Recent,ly Business Week published an article that predicted that slowly American manufacturing jobs are coming back to US, and that the rate will accelerate in the coming years. The article explained various anecdotal evidences and statistics to prove the point.
Following are some of the evidences for outsourced manufacturing jobs are coming back to US:
The Institute for Supply Management (ISM) reported that manufacturing companies in the US have expanded for the past 24 consecutive months.
The Federal Reserve reported that US manufacturing jobs gained year-over-year 3.8%.
Following are some of the reasons quoted for manufacturing jobs coming back to the US:
The labor cost in China has been growing by 15%-20% on a yearly basis; this is 30% lower than low-cost cities in US. It has been predicted that the manufacturing cost in China will equalize with the American manufacturing cost by 2015.
Similar to manufacturing jobs coming back to the US, ITO and BPO jobs are coming back from India to the US. Several new names are formed to denote this phenomenon, such as onshoring, insourcing, and US rural sourcing. The big question is how it will affect India’s status as the only country for ITO and BPO jobs? At this time no one knows the extent to how much it will affect India. Also, in the US the current unemployment rate in IT is less than 4%. Still, companies are having a tough time finding qualified IT workers in hot technologies like web design, Java, cloud computing, and mobile technology.
McKinsey did a research report on onshoring. In the report they found out that the IT wage in smaller US cities are 30% lower than in bigger US cities. Meanwhile in India both attrition rate and wages are increasing sharply, which puts pressure on big Indian outsource companies like TCS, Wipro, and Infosys to maintain their profit margin. These Indian outsource companies’ business model is to hire more IT workers early and make them work in an outsourced project. So with less quality workers in India, a high attrition rate, and a steep wage rise, it will be difficult to keep the profit-margin without rising their client engagement fee.
American companies are watching the trends in India, and are making wise decisions on their sourcing strategies, choosing from various sourcing strategies like onshoring, ruralsourcing, closeshoring, nearshoring, and offshoring. However, the current demand for IT workers make American companies look to India as their preferred offshore destination for their large-scale IT needs in which cost arbitrage is the main requirement in their projects. This trend will continue until the cost of IT workers India is less than in US. No one knows how long it will take for Indian IT salaries to be comparable to American IT salaries and when cost arbitrage will no longer be possible. Until that day, India can enjoy large scale ITO and BPO projects coming their way.
More and more people in the U.S. are now asking the question, “Is it possible for my job to be outsourced?” Read more
Prior to the recent earthquake and tsunami in Japan, the country was home to a $108 billion IT services market. Since the country is still tackling the ongoing crisis, Indian software services firms may not be able to tap into this lucrative market, until Japan’s infrastructure has returned to normalcy. Read more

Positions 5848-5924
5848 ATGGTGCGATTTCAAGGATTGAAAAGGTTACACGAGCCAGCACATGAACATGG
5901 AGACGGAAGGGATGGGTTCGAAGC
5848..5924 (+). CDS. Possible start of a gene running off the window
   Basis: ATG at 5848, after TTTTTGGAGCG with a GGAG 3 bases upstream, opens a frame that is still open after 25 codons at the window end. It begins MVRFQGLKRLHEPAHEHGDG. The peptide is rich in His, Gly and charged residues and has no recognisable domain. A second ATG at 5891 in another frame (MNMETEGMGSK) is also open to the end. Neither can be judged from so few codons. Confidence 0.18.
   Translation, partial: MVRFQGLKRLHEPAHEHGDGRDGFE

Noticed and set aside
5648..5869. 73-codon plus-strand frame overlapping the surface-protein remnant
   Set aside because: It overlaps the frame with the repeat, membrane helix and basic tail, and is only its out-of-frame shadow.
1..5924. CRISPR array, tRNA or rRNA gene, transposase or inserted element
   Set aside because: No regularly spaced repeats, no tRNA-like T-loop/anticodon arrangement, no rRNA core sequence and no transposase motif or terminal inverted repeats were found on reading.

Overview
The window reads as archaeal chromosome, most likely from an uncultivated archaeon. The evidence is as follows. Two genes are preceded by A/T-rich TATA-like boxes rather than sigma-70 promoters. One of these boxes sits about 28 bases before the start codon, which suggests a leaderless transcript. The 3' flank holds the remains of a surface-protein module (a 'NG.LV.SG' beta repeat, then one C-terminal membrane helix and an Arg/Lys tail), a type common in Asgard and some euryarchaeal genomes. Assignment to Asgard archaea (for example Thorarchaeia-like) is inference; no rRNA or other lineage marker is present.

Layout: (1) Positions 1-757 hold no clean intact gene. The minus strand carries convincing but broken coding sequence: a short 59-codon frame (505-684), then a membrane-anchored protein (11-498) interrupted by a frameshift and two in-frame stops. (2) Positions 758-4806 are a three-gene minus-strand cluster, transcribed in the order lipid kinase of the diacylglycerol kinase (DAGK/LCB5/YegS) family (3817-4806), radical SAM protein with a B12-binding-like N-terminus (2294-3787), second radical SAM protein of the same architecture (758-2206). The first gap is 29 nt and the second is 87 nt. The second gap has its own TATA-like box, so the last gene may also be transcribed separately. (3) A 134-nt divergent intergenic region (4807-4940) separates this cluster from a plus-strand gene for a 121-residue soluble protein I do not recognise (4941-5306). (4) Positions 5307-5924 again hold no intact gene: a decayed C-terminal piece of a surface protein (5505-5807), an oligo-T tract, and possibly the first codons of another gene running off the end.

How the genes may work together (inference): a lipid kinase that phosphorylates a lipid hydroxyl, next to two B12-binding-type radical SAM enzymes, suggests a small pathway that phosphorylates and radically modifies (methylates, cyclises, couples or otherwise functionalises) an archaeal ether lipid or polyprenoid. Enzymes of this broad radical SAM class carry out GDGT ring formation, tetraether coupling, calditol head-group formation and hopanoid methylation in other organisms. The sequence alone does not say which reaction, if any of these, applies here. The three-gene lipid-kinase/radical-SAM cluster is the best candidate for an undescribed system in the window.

The outsourcing industry, one of India’s flagship industries, responded vehemently to a U.S. law that is designed to toughen the control of the Mexican border. It will also spike visa fees for American work visas. Many Indian IT graduates are employed on the work visa by companies in the U.S. India is among the top outsourcing locations and has dominated the outsourcing landscape for the last decade. Read more
Despite the controversy regarding outsourcing, IT outsourcing is catching on among U.S. firms. There are a few reasons why. Read more
“Quality is Job 1”
Many in the U.S. may remember that Ford Motor Company slogan in the 1980’s to 1990’s. Quality was in fact a winning formula for Ford as it gained market share and proved its heritage from the days of Henry Ford. And ‘Total Quality Management’ (TQM) was one of those fads, or flavor of the month in management circles. And like all fads, they come and go, with managers looking for the next “buzz” management strategy to implement. The recent product recalls plaguing Toyota, Johnson & Johnson, and even Ford Motor Company ironically demonstrates how yesterday’s number one strategic initiatives can fall by the way side. That’s why lessons should be learned from past and present product recalls and applied to LPO management. Read more
According to a major UK business survey, IT outsourcing appears to be a growing trend to UK-based suppliers. Read more
It’s a bitter irony of a globalized era. You can live far more comfortably on a smaller salary in a lower-wage country like India or China, than is possible in the US or UK on a hefty package. Small wonder IBM dangled the carrot of offshore jobs before its laid-off IT employees but they were so skeptical of the move, they did not fall for the bait. Read more
The most recent recession in the U.S. has been affecting industries across all verticals. President Obama has appointed former business executives like Charles E Phillips to his economic advisory board to help reverse the damage, but still companies are feeling the burdens of the economy and resorting to other measures to stay afloat.
It may sound indifferent, even callous to say that recession may be good for the outsourcing industry but the ground situation at least supports this assertion. Because the cost argument works so strongly in favour of the outsourcing model, experts predict that it is likely to break through even the remaining resistance as business becomes more adept at using the tool to cut cost and improve efficiency. Read more